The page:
DK District unit of Indian Red Cross Society observes Blood Donors' Day
Chairman of the Indian Red Cross Society's Dakshina Kannada branch M. Shantaram Shetty on Thursday expressed the need for careful testing of blood donors.
Speaking at the Blood Donors' Day programme organised by the society at the Tejaswini Hospital here on Thursday, Dr. Shetty said every blood bank should carry out tests before allowing a person to donate blood. This was followed by a majority of the blood banks in the district.
Dr. Shetty said there was sufficient stock of blood available in the blood banks in the district. The blood banks had been getting donors in case of emergency, he added.
Vice-Chairman of the society Mohandas Bhandary said a person could donate blood once every three months. He said use of platelets, plasma, and red blood cells, which were preserved at the blood banks, had helped meet needs of patients in times of emergency.
Dr. Bhandary expressed the need for a Government Medical College at the Government Wenlock Hospital. Having a college would go a long way in providing better health care at an affordable cost for the poor at the Wenlock Hospital.
A good number of people donated blood at the Tejaswini Hosptial. A similar programme was organised by the youth wing of the Indian Red Cross Society at the Wenlock Hospital.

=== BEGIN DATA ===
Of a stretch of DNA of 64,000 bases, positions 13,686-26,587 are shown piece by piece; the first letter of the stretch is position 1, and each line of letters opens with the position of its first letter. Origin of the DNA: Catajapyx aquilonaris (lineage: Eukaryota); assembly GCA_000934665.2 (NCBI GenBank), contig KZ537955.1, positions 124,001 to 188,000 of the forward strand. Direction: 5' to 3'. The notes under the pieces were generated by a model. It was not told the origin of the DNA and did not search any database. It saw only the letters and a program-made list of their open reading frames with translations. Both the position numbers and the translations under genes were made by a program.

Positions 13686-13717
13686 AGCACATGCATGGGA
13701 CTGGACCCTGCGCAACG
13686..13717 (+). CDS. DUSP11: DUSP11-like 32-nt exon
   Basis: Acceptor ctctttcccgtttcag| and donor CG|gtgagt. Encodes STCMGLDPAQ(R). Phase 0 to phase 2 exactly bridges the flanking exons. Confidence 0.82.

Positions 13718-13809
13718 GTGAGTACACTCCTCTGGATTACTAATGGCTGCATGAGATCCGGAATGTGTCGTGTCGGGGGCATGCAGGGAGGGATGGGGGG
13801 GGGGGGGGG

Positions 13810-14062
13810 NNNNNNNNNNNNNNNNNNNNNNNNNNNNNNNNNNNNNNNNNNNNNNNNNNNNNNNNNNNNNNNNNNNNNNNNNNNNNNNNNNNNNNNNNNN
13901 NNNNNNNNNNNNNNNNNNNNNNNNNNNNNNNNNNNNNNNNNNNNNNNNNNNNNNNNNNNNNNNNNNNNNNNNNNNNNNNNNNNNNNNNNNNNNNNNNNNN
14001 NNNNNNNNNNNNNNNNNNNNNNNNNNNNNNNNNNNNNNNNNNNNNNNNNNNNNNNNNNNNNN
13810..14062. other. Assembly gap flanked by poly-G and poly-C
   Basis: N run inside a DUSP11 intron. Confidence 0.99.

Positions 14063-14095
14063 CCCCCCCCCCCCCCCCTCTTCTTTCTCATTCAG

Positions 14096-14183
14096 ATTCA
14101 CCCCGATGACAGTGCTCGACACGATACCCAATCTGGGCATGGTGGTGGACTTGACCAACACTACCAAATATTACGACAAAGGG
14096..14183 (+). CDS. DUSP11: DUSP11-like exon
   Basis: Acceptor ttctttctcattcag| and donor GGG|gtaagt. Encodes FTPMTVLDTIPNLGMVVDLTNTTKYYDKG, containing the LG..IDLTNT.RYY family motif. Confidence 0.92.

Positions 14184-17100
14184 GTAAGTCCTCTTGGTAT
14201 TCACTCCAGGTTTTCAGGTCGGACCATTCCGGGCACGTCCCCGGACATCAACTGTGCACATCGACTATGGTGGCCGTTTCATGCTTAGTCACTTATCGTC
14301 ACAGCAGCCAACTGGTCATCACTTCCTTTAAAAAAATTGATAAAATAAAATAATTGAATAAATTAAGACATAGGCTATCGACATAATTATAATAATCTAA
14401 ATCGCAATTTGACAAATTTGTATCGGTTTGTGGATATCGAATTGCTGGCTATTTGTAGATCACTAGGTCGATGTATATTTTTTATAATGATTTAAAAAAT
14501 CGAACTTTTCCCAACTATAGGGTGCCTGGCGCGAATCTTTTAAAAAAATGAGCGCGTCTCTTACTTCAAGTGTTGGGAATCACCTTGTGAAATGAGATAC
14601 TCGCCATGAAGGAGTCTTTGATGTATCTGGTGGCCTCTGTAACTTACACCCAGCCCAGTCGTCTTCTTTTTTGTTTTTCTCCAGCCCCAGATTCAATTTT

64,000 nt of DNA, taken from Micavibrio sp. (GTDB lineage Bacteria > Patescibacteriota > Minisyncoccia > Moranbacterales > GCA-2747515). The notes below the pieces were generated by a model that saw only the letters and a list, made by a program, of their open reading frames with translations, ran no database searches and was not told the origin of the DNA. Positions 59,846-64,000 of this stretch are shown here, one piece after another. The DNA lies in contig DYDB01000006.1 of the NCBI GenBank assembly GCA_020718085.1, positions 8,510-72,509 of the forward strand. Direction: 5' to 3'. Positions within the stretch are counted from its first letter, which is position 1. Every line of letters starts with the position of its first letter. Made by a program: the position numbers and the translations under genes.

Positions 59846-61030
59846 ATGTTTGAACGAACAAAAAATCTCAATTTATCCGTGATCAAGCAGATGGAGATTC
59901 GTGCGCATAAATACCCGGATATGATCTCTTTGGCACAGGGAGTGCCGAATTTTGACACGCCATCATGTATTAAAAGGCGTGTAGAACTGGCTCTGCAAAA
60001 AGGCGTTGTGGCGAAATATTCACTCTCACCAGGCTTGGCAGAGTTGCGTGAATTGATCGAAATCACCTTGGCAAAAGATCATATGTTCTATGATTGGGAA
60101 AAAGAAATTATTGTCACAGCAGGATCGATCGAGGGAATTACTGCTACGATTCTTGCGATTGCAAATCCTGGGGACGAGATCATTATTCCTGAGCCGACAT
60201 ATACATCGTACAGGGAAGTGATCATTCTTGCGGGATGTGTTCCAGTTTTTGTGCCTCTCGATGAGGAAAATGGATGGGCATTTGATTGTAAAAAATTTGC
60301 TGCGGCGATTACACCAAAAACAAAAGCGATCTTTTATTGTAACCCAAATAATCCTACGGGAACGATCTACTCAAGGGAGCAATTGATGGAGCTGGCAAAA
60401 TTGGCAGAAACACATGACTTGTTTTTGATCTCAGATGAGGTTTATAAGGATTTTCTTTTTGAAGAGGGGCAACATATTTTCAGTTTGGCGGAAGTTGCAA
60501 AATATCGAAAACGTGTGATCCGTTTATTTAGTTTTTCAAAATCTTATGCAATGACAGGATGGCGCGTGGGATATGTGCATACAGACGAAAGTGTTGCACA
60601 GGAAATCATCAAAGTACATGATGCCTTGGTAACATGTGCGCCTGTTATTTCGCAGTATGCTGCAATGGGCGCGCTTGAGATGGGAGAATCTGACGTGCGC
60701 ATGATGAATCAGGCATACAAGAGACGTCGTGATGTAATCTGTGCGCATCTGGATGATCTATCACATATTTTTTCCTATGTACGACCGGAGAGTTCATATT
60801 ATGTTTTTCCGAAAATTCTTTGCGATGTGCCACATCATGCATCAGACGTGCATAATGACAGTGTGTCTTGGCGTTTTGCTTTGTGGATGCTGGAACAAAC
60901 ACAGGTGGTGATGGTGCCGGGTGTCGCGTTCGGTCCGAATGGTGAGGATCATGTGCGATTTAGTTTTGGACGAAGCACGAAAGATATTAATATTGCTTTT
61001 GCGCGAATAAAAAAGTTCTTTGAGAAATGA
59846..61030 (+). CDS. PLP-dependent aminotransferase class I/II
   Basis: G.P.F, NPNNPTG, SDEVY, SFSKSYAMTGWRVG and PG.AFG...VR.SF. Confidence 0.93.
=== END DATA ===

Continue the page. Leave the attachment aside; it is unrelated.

Blood Donors Day was observed at the Kasturba Medical College Hospital in Ambedkar Circle.
Udupi Staff Correspondent reports:
Ramachandra Bairy, District Health and Family Welfare Officer, said on Thursday that youth should not only voluntarily donate blood but also create awareness about importance of blood donation.
He was speaking at the World Blood Donors' Day function organized by the district unit of Indian Red Cross Society.
Dr. Bairy said that blood donation was essential as blood could not be manufactured. Nearly 20 per cent of women in the district had been found to be suffering from anaemia. In other districts, nearly 50 per cent to 60 per cent of women were suffering from anaemia.
Those aged between 18 to 60 could donate their blood. Men could donate their blood once in three months, while women could donate it once in four months. The blood collected during blood donation camps was screened for diseases such as HIV, diabetes, and viral hepatitis.
There was a misconception among some sections of people that if a person donated blood and his/her body would become weak. Youth should donate blood voluntarily and not for earning income from it, Dr. Bairy said.
Principal of G. Shankar Government Women's College C. Ashwathamma said that blood donation was the highest form of donation. No alternative had been found for either blood or water, she said. K. Ramachandra Devadiga, Secretary of IRCS, welcomed the gathering.
T. Chandrashekhar, treasurer of IRCS, proposed a vote of thanks. IRCS State unit vice-president Basrur Rajeev Shetty and District Information Officer M. Jhunjanna was present.